Sunday, June 07, 2009

Fallout from Obama's Cairo University speech

It has only been a couple of days since President Obama gave a speech at Cairo University in Egypt, and already the speech seems to be a dead letter. For example, King Abdullah wants the United States to impose peace on the Israelis and Palestinians:
King Abdullah of Saudi Arabia has urged U.S. President Barack Obama to impose a solution on the festering Arab-Israeli conflict if necessary, a Saudi newspaper said on Sunday.

Saudi Arabia and other Arab states want Obama to get tough with Israeli Prime Minister Benjamin Netanyahu who has balked at Palestinian statehood and defied U.S. calls to halt the expansion of Jewish settlements.

King Abdullah told Obama during his visit to Riyadh last week that Arab patience was wearing thin and that a solution of the Arab-Israeli conflict would be the "magic key" to all issues in the region, al-Hayat said, quoting what it called informed sources.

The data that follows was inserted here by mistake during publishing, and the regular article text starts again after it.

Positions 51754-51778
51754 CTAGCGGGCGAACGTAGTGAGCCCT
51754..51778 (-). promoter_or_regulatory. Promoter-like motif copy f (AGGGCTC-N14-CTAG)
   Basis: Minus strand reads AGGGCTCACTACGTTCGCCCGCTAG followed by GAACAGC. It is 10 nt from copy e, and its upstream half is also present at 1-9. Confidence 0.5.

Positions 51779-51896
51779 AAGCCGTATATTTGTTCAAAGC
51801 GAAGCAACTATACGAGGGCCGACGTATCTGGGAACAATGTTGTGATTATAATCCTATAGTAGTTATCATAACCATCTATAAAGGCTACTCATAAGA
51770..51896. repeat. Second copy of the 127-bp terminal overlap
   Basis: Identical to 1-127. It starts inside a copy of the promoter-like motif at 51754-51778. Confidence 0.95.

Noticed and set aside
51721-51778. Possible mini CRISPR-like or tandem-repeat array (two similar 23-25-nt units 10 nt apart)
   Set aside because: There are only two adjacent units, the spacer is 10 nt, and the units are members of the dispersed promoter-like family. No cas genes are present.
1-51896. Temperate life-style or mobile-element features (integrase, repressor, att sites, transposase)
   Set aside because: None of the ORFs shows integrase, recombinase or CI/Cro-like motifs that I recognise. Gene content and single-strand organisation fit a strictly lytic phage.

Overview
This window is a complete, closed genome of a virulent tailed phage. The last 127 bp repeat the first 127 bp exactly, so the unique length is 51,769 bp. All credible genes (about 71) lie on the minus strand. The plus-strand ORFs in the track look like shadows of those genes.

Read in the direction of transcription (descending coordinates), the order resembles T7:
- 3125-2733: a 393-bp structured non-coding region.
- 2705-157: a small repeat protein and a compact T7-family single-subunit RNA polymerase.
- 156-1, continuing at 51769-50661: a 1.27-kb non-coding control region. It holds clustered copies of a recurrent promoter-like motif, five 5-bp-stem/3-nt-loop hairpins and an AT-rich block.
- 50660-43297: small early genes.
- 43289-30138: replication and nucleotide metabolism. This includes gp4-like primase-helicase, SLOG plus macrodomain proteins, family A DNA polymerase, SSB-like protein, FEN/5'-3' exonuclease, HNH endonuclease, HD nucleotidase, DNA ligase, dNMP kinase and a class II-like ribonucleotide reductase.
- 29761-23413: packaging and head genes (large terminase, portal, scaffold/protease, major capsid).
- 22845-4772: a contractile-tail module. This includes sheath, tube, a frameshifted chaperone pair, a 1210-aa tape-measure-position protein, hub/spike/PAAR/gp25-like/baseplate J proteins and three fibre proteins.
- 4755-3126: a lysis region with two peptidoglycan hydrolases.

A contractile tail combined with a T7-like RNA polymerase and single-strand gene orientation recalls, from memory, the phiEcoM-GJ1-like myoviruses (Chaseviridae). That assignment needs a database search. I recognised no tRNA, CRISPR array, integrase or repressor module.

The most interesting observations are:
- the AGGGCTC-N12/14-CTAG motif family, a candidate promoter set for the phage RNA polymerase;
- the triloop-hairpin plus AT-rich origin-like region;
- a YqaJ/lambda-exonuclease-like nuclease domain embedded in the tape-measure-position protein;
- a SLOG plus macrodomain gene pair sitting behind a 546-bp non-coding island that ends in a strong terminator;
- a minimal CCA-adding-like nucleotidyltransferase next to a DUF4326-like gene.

This can't be a pleasant request for the Obama administration to receive. In Obama's speech, he promised the world that the United States doesn't impose its values by force; to do so would be totally foolish and counter-productive. Three days later, the King of Saudi Arabia is asking the United States to start imposing its values on some other country. It's as if the whole speech had gone in one ear and out the other.

Of course, King Abdullah isn't stupid. Obviously, he has figured out what many other people around the world are starting to figure out: that what President Obama says in public is mostly just feel-good, glad-handing, cah-cah. What King Abdullah really pays attention to is the reality of power, and right now the reality of power is that the Obama administration has both the anti-Israel sentiment and the powerful public support necessary for imposing conditions on Israel.


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